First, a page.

A BUDDHIST FAMILY IN BURMA
U Kin Maung, B.A.
Deputy Inspector General of Police (Retired)
Vol. III, No. 10, 1958
This article is written in fond memory of Rahula a two year old son of Mr. and Mrs. Penrose of "Mangala Villa", Seaforth, Sydney, who lovingly came to me and gave me a kiss the night I dined with them. In fact I was amazed at his nice manners just as his parents were for such tenderness and affection. Would Rahula become a Buddhist one day? Most probably he would.
At the request of his parents, I sent him a book produced in Burma, containing illustrations, depicting the life of our Lord Buddha. I am confident that if Rahula were to live in Burma, he would most certainly grow up a True Buddhist. Buddhism must be considered to be lifeless, and of no value, unless the living creed of Buddhism is made to live.
We in Burma apply teachings of Lord Buddha to our daily lives. To a Burman Buddhist, religious culture has become part and parcel of his life and with the traditional heritage, handed down from generation to generation, he will ever remain true, so long as the Teachings of Lord Buddha are allowed to guide his action as a living force.
Our family consists of my mother-in-law, my wife, my three children and three nieces. Such a family picture might be considered too crowded to a foreigner, but the happiness and harmony, tolerance and loving kindness prevailing amongst us fully prove how Buddhism is a living force among the Buddhists in Burma.
From his childhood, a Buddhist is taught to respect Buddha, Dhamma, Sangha, his parents and Teachers. During the month of Thadingyut, which marks the end of the Buddhist Lent, young persons would approach their parents and Teachers to pay their respects by bowing down deeply before them and receive their blessings, while fruits, tinned provisions, candles and such other articles are placed before them as token for their respects.
Thus, my family lives in an atmosphere of utmost understanding, patience and amity. I might add here that none of dependents pay us anything for their food and the clothes we provide them. They returned their gratitude by doing things in the house. This is one form of "Dana", alms-giving that a Buddhist becomes accustomed to and practises almost daily.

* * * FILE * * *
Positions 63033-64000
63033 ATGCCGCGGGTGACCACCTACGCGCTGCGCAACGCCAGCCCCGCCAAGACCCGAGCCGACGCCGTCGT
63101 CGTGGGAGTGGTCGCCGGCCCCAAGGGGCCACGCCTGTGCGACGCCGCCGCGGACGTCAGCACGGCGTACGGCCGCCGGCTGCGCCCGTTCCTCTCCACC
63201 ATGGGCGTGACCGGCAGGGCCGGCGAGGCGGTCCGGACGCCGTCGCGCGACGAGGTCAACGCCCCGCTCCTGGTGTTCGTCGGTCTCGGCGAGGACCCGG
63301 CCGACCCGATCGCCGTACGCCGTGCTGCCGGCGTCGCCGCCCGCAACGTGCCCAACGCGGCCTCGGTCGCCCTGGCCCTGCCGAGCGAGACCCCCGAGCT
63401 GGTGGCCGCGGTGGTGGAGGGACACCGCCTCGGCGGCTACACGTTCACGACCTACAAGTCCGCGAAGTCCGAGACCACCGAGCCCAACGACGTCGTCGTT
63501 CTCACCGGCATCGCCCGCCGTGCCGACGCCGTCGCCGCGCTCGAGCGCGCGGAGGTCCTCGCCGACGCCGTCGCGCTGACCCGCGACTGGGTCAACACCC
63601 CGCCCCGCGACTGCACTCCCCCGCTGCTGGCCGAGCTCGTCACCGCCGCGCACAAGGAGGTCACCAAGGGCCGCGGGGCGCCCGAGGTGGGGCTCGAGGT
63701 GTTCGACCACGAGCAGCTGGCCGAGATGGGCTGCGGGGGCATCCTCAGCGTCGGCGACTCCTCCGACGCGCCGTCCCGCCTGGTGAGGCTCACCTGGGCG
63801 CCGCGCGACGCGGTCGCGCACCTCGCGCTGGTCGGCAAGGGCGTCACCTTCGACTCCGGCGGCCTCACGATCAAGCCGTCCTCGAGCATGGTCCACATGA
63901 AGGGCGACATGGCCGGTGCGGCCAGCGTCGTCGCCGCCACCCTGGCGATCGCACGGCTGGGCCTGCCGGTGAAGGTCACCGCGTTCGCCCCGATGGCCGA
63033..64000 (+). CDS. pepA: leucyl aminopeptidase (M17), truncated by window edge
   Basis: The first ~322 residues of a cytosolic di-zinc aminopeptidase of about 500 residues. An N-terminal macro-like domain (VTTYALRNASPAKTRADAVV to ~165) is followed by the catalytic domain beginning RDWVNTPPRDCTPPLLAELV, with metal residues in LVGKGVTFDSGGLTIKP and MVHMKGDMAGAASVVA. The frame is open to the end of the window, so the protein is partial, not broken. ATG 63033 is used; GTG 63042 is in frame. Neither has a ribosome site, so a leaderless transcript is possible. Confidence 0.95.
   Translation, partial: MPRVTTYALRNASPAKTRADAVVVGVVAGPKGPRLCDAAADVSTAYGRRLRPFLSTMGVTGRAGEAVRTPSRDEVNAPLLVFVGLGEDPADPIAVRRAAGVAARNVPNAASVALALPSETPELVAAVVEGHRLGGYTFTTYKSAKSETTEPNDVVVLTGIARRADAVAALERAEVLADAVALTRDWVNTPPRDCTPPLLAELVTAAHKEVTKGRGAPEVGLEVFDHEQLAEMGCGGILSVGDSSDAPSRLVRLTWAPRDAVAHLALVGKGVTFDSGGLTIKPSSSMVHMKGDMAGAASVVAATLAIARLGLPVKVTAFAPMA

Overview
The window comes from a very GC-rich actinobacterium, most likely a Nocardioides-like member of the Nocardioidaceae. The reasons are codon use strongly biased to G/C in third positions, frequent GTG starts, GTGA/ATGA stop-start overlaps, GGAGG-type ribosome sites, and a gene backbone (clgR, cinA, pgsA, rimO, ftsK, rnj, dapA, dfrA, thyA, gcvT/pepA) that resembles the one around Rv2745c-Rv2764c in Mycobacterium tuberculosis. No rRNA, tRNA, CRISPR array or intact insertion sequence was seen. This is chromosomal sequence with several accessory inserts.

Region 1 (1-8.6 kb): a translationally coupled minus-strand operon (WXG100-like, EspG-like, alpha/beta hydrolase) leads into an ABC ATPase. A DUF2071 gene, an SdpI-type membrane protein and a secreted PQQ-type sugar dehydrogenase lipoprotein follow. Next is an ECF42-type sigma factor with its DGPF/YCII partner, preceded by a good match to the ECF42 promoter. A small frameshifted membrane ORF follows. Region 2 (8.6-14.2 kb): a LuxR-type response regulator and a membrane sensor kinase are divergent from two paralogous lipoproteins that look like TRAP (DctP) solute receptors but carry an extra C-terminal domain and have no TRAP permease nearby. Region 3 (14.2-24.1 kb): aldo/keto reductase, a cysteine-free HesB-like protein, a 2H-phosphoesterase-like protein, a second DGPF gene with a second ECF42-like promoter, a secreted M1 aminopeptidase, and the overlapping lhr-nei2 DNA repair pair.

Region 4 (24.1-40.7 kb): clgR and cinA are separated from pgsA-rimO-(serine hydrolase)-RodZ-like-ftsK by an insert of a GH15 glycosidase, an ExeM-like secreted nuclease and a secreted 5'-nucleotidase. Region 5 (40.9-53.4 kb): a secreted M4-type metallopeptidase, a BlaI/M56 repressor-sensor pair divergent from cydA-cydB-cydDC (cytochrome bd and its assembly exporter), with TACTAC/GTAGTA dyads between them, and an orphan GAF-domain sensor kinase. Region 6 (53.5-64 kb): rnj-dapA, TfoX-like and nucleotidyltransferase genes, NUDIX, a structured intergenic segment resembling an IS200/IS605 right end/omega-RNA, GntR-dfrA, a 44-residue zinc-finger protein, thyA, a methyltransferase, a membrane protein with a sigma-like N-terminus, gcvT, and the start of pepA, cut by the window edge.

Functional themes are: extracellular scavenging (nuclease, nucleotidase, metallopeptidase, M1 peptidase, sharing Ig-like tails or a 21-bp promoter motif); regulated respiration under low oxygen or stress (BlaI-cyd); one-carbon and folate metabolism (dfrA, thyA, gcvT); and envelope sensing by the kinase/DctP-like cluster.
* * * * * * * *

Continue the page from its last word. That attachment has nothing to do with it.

The children get up in the morning and wash themselves ready for school. My mother-in-law insists upon them to bow deeply before the shrine. A Burmese Buddhist house has a shrine room or a place allotted for the Buddha's image or images, however small that place may be, so that the householder can offer food, flowers, candles etc. Ours is a room on the south side of the~ house since it is considered that the shrine room should be on the south or east portion of the house. There are altogether eight images. Number one is an image one and half feet high which I got merely for the asking from a monk who in turn obtained it from a workman who salvaged it from an old moat of the Burmese Kings. Number two is an image which a Police Constable presented to me when I was in Rangoon in 1937.
There is a story connected with it. One day, being anxious about my promotion, I interviewed an astrologer and he said that I will get my promotion not many months after I received the gift of a Buddha image. I had no image then only a picture of the Mighty Shwedagon seen from the Lakes. It so happened that a Police Constable visited my house over some official matter and he cried in dismay that I had no Buddha image yet. His tone and manner made me feel ashamed. Then he said that there was a monk who was making hundreds of statues of Buddha from a wood which came from the southern branch of a 'Bo' tree. A 'Bo' tree is generally considered sacred From the fact that Buddha became enlightened while meditating under this tree. A few days later, he brought one saying that it was the very last one. Months later, the astrologer's Prophecy was fulfilled. This image had since been with us.
Number three was a present from a monk who used to beg for food from us. Number five was the small one with the hood of the mythical dragon over the Buddha's head which I bought from a prisoner in the jail just to please him. Number six was the one which my preceptor monk gave me on his return from Ceylon. Number Seven was a black hard wood figure as small as my thumb which I used to carry on tour for spiritual support. Number eight was a silver figure quite common in Burma. Except for the black hardwood and the silver figures the rest are covered with gold leaves.